Fun comedy night last night. Performed at Revival show. Then went up to Caroline's to see Bill Burr do a set (was great). Then back downtown for Kabin 3-year anniversary show which was a packed out marathon party/show/goodtime.
While there, had an interesting pair of convos. Within 10 minutes of each other there was one discussion about how important it is to just go out and kill all the time. Even if it means doing older bits. Sure, comedians in the back might have heard 'em before but audience hasn't. That's how you start getting more attention, better bookings, etc. By destroying every time you hit the stage.
Yet a couple mins later had another talk with a comic who just got back from doing a bunch of road shows. He said he's gonna stop doing rote sets all the time in NYC and try more new stuff and follow tangents and see what happens. Better for developing new material and keeping things interesting. Plus, you keep getting better as a comic? So it's best to keep plowing ahead with new...right?
I nodded in agreement at both conversations even though they pretty much argue opposite views. I guess it's about striking the right balance between 'em? Hmm.
Sandpaper Suit is NYC standup comic Matt Ruby's (now defunct) comedy blog. Keep in touch: Sign up for Matt's weekly Rubesletter. Email email@example.com.
Killing with old vs. taking a chance on new
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When you are a well-beloved, supremely respected comedian, people will still be into you even if you try new material and it sometimes bombs. All I request is that you don't just get up on stage and not try at all, because you are so famous that people will simply say you are being "wonderfully subversive" instead of "extremely lazy".
Basically if you attempt too much new material and you're pitching bomb after bomb, then you may want to fall back on the old stand-bys just to show the audience that you deserve all the accolades.
When you're just starting out and still proving yourself, then it's much more important to kill constantly at the shows around town, so that hopefully people will see you doing a good job and become fans and decide to book you at their own shows. You still need time to work out new material, but you can do that at open mics or your own rooms.
Destroying all the time sounds great.
Not ever doing anything new sounds the opposite of great.
Does it have to be one or the other?
Can't there be places that you perform new stuff, where you feel safe and comfortable and not worried about being judged for not destroying, because growth is important?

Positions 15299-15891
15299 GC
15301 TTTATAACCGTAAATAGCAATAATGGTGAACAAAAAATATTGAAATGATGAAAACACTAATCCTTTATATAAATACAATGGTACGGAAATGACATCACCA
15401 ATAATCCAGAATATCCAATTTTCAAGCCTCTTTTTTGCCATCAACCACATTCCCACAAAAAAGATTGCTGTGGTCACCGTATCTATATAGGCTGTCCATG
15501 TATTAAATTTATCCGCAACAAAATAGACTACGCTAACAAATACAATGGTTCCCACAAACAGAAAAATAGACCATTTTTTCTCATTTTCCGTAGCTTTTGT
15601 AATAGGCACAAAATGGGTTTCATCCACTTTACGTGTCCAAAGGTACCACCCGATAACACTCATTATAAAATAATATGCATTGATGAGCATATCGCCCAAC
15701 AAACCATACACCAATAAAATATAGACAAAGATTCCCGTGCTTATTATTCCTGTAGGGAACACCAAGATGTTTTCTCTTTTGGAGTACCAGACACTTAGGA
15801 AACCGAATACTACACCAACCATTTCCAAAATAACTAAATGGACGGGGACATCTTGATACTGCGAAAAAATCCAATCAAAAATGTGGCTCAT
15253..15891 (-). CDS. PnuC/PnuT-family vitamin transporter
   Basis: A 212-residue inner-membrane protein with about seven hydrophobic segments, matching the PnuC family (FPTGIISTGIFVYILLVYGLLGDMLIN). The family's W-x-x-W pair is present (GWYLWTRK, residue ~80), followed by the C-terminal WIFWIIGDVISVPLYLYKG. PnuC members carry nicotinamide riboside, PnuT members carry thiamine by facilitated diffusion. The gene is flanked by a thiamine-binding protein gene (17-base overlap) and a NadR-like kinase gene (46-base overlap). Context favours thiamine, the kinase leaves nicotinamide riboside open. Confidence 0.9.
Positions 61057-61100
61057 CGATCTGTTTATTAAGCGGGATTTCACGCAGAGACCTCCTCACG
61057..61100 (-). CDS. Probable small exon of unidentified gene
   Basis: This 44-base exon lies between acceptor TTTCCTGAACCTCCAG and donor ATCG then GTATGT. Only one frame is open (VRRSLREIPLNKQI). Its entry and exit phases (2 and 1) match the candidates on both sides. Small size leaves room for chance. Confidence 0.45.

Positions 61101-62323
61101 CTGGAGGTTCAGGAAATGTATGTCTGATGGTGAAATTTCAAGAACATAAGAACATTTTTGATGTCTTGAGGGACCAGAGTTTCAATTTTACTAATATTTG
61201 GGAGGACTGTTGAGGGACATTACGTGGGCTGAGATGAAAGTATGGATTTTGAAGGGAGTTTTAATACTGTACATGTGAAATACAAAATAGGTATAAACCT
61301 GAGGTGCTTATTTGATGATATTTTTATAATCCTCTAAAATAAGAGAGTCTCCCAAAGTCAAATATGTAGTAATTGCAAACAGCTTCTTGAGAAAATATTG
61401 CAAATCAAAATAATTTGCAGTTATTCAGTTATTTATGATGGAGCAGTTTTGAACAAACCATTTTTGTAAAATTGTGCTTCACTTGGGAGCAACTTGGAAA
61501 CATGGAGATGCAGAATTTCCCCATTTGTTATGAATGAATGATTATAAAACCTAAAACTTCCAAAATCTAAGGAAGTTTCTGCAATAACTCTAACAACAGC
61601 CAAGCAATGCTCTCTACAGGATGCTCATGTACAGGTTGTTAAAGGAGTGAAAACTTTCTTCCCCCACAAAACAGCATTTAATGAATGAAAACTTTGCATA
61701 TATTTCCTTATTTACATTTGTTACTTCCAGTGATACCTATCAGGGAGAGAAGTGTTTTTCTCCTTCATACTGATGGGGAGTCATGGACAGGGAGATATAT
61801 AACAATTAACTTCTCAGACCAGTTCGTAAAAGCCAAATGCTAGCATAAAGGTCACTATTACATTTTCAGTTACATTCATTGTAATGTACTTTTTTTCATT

And then can't there be other places that you perform and aim to destroy all the time, so you can reap the benefits of said destruction?
(I think the answer to both questions is yes.)
Also, it doesn't have to be an all-or-nothing thing, where you either do all new stuff or all old stuff. Sometimes you can trick people with a combination.
(And if you don't agree with everything in this blog comment, my apologies; I'm just working out some new ideas that I hope will destroy someday.)
Sometimes you can trick people with a combination
This is the safest maneuver to preserve creative integrity while maintaining the outward appearance of a flawless professional. Integrate some new material into old, or, if I may use an analogy familiar to most of you, fold it like egg whites into a lobster soufflee.
Or like tofu egg white substitutes into a soy lobster soufflee. (Soyfflee?)
I think that's more relatable.
Hell, if your new stuff's going to bomb, don't do it. Wait until the idea's polished enough, and you're enthusiastic enough about it, that it's going to kill.
If it never gets that polished, why are you doing it anyway? To feel like you're Making Progress? You don't make progress by throwing time and energy into bits without the potential to go anywhere.
@ECN: Sometimes the only way to know how a bit will do is to do it. I often need to tell a joke a few times in front of real people to see if it has legs and how it evolves. If only I could say it in front of the mirror and know for sure how "polished" it is, that'd be great. But alas...
Yeah, people say that. But I also feel like a lot of people -- including some good comics -- bring up a lot of stuff that obviously isn't going to work, and give it stage time.
This may be one of those things where the third-party observer has a better notion of what's going on than the comic does. I guess that's fine.
I mean, I guess the crucial thing is to be able to perform the new thing as though it's a trusted thing, which is a skill I suppose one has to develop. Harrumph.
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